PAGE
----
Investors demand Glencore comes clean on coal
Borders are no deterrent when it comes to ACCR hunting down carbon pollution. In the final hours of 2022, along with a global coalition of institutional investors spanning Europe, the United Kingdom and Australia, we submitted a shareholder resolution to mining-giant Glencore’s registered office in Jersey, supported by 69 individual shareholders from the UK.
Glencore is Australia’s biggest coal miner and one of the world’s largest coal traders, and investors want clarity on how Glencore’s ongoing pursuit of thermal coal projects aligns with the company’s public commitment to support the Paris Agreement.
Strategic projects lead, Naomi told the Sydney Morning Herald; “Climate disruption and transition risks are already biting, and investors expect Glencore to be upfront about the level of exposure to thermal coal from now until 2035.”
The resolution was voted on at the AGM in Switzerland in May.
Federal Court hearing for Santos greenwashing case gets closer
In 2021 ACCR commenced proceedings in the Federal Court alleging that Santos Ltd has breached the Corporations Act 2001 (Cth) and the Australian Consumer Law by engaging in misleading or deceptive conduct relating to its “clean energy” claims and its Net Zero plan in its 2020 Annual Report.
In 2022, we filed to expand the case to include alleged greenwashing in Santos’ 2020 Investor Day Briefing and 2021 Climate Change Report, following additional information produced by Santos in the litigation discovery process
This was the first court case in the world to challenge the veracity of a company’s net zero emissions target, and we anticipate that hearings will begin some time this year.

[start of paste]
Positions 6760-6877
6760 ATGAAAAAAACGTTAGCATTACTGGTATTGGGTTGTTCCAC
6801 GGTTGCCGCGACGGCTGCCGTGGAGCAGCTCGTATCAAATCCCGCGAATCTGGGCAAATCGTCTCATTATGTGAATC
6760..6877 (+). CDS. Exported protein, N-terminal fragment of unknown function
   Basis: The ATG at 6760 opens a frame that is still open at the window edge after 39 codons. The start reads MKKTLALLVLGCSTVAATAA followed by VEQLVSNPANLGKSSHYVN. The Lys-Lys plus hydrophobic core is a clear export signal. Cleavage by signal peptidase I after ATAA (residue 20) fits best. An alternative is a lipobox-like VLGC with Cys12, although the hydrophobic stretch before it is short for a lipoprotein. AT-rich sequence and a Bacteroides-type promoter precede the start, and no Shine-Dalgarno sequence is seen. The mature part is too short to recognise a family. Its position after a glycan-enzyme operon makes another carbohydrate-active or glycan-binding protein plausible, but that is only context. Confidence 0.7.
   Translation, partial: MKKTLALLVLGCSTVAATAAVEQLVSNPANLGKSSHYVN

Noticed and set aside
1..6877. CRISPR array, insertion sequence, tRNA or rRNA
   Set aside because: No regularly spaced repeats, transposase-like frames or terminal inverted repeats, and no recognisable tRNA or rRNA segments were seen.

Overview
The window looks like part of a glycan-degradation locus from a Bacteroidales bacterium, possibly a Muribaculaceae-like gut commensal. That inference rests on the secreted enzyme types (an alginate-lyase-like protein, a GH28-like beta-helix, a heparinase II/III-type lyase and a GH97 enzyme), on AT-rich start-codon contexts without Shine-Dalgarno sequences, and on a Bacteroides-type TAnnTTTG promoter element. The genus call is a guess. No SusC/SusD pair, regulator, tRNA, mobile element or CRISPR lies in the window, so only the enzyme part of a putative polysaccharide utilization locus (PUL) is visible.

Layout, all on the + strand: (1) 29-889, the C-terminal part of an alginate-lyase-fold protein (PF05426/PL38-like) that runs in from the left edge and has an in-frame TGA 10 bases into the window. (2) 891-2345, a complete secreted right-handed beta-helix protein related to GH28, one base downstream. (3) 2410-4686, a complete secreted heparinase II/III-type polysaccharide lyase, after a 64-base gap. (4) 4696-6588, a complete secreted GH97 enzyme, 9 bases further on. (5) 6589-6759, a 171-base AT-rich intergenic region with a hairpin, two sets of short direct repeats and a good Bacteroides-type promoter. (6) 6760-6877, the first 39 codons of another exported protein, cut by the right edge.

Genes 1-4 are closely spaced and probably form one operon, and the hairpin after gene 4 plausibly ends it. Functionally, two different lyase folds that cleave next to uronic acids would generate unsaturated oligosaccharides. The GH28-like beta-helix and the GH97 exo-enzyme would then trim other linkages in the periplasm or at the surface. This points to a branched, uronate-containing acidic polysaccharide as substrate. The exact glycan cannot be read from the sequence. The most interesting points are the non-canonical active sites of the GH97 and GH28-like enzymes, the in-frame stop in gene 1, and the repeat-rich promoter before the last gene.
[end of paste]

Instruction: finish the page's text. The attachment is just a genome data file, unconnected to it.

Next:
ACCR calls out the billion tonne elephant in the room
In early January, the Australian government released its proposed changes to the National Greenhouse and Energy Reporting (Safeguard Mechanism) Rule - a mechanism intended to manage and reduce carbon emissions from Australia’s biggest climate polluters.
ACCR’s Lead Analyst Alex said; “The Government continues to ignore the billion tonne elephant in the room of Australia’s fossil fuel exports.”
“Managing Australia’s 137 million tonnes of domestic industrial greenhouse gas emissions is important, but the billion tonnes of fossil fuel emissions that we export every year must be a higher priority for the government.”
““Investors are also calling for reductions in exported fossil fuel emissions, with 49% of Woodside investors voting against its 2022 Climate Report due, in part, to the absence of a Scope 3 emissions reduction target.”
“Today’s announcement reflects a set of incremental improvements that do not adequately manage Australia’s industrial emissions.”
Decommissioning time bomb
ACCR released research highlighting the multitude of decommissioning risks faced by Australia’s offshore petroleum industry.
Inexperience, a global history of cost overruns, and environmental risks all play into this being a significant liability for the industry, with shareholders needing more information about how liabilities are being measured and managed.